A four-week archeological investigation has verified the location of the first skirmish of the French and Indian War. Through a partnership project, several 18th century ballistics and other artifacts were recently uncovered at Jumonville Glen, part of Fort Necessity National Battlefield.
A 15-minute skirmish at Jumonville Glen on the morning of May 28, 1754, launched the seven-year French and Indian War. Virginia provincial troops under the British flag, commanded by 22-year-old Lieutenant Colonel George Washington, were led by members of Seneca, Oneida and other allied Tribes to a French campsite at the glen. Shots were fired and when it was over, 13 Frenchmen were dead and 21 captured. British casualties were one killed and two or three wounded.
“The archeology project was the first serious investigation of the historic skirmish site,” said Fort Necessity Superintendent Stephen M. Clark. “Through the help of this partnership project, the National Park Service can now provide a deeper understanding of where the French and Indian War started.”
The partners who conducted the archaeological investigation at Jumonville Glen include:
· American Veterans Archaeological Recovery (AVAR)
· National Park Service Northeast Archeological Resources Program
· National Park Service Northeast Museum Services Center
· Paul Martin Archaeology Associates
· Advance Metal Detection for the Archaeologist (AMDA)
“Fort Necessity National Battlefield remembers the Jumonville Affair annually with living history programs,” said Fort Necessity National Battlefield Chief of Interpretation and Site Manager Brian Reedy. “We can now, with high confidence, conclude the site we protect is indeed the location of the May 28, 1754, skirmish.”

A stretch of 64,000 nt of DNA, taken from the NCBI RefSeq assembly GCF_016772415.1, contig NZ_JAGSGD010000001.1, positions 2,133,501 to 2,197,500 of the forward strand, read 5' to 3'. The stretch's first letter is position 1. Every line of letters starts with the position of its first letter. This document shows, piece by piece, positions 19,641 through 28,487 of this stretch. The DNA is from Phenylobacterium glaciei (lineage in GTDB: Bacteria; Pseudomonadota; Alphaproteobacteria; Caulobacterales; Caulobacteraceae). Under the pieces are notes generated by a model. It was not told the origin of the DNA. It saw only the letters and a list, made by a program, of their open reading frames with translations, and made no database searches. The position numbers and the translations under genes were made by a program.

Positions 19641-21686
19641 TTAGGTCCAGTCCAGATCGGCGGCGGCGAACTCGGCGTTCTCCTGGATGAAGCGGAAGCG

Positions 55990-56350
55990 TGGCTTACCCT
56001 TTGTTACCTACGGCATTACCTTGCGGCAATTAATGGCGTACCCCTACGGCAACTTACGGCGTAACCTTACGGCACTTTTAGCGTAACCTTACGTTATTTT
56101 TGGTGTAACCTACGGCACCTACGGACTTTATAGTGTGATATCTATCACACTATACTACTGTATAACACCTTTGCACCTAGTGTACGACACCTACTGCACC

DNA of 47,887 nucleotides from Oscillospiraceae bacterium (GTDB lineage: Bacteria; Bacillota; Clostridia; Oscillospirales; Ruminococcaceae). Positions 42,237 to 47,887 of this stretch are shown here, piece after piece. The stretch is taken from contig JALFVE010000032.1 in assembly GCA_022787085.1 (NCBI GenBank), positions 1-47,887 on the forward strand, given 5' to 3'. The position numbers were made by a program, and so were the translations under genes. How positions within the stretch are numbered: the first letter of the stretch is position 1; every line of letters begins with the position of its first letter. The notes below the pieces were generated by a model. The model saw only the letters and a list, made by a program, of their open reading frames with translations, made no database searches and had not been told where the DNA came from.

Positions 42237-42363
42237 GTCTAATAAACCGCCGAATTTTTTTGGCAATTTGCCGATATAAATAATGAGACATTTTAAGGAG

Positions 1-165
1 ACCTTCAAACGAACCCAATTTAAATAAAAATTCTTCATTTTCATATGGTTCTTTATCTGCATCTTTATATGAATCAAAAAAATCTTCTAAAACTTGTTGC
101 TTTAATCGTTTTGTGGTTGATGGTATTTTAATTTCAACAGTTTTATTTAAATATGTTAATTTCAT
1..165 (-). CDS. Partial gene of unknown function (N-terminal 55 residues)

On Saturday, May 27 and Sunday, May 28, 2023, Fort Necessity National Battlefield will host a living history program recreating camp life near the reconstructed Fort Necessity to observe the 269th anniversary of the Jumonville Affair. Volunteers, staff and living historians will portray members of the British and French armies and Native Americans who served at the Great Meadows in 1754.
On both days, ranger programs at 11 a.m., 1 p.m., and 3 p.m. will conclude with weapons firing demonstrations. On Sunday, May 28 at 7 a.m., a park ranger-led walk will start from the Jumonville Glen parking area and highlight the historical events of that fateful morning. Programs will take place rain or shine, and visitors are encouraged to dress appropriately for the weather and wear sturdy shoes.
Fort Necessity National Battlefield
Fort Necessity National Battlefield is a unit of the National Park Service and the site of the opening battle of the French and Indian War that ended with the removal of French power from North America. National Parks are protected by the Archaeology Resources Protection Act. For more information about Fort Necessity National Battlefield, visit www.nps.gov/fone.
About the Jumonville Affair
Jumonville Glen is a section of Fort Necessity National Battlefield. At dawn, May 28, 1754, three cultures clashed at Jumonville Glen. This skirmish began the seven-year French and Indian War. Virginia provincial troops under the British flag, commanded by 22-year-old Lieutenant Colonel George Washington, were led to the glen by Natives from Seneca, Oneida and other allied Tribes to the unsuspecting French camped there. For nearly fifteen minutes the glen was filled with gunfire. In the aftermath, a global war ensued.